Gary said GM’s older players respect what Tyler does for the squad, and so does the coaching staff.

Tyler Sloan drops back to throw while working with Grand Meadow’s scout team as the Superlarks prepared for Spring Grove Wednesday night.

Tyler Sloan drops back to throw while working with Grand Meadow’s scout team as the Superlarks prepared for Spring Grove Wednesday night.

“I think he’s a big part of the team,” Gary said. “Tyler does a great job. He’s going to go to college next year and he wants to go into elementary education and coaching. I think he’s going to be a very good teacher and a very good coach. He’s real good with young kids, and he really understands the game. Tyler probably watches more film than I do.”

Tyler may have missed out on playing for the Larks as they won back-to-back state titles over the past two seasons, but he hasn’t missed being part of the team. He couldn’t picture himself being anywhere other than the sideline over the past couple of years.

“When we get to big games, it’s fun to be involved and to be on the field,” Tyler said. “I went to one of my cousin’s games once and sitting in the stands killed me. Being involved and being in that atmosphere is awesome.”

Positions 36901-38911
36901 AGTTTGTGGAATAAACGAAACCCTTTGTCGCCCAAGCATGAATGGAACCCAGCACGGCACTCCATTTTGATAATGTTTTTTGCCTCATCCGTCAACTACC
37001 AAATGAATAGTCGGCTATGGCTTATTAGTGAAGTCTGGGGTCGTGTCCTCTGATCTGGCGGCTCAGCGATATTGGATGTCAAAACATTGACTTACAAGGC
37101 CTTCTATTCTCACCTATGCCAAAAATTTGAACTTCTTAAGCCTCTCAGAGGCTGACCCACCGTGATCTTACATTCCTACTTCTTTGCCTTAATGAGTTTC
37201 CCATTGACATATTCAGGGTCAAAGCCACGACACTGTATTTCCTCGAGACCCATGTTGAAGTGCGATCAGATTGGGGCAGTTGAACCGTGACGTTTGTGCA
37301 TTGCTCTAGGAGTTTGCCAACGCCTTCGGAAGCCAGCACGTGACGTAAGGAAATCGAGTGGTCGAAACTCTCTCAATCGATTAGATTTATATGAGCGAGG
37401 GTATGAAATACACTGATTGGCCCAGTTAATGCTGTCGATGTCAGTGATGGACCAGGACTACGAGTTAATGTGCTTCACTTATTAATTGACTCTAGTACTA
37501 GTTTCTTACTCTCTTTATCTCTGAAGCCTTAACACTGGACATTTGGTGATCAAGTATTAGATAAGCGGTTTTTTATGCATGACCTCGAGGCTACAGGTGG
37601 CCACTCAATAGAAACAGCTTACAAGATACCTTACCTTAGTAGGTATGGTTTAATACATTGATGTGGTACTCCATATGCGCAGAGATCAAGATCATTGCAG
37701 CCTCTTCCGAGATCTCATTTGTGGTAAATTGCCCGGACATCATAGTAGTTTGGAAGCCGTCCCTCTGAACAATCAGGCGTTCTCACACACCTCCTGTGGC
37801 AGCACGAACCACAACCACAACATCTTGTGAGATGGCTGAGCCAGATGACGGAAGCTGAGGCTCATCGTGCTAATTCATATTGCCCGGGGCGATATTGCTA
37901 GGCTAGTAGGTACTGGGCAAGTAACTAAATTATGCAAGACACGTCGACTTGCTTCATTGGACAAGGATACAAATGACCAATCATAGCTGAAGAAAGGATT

Tyler is hoping to coach football after high school. He’s had an early advantage of learning from a successful GM coaching staff.

“My dad showed me everything,” Tyler said. “Every single thing I know is from him and the other coaches. It’s nice to learn from them and go off of what they do. I’d love to coach. If I could go bigger than high school that would be awesome. That would be a dream. Obviously not many people get a chance to do that, but if you love doing something you might as well try and go bigger.”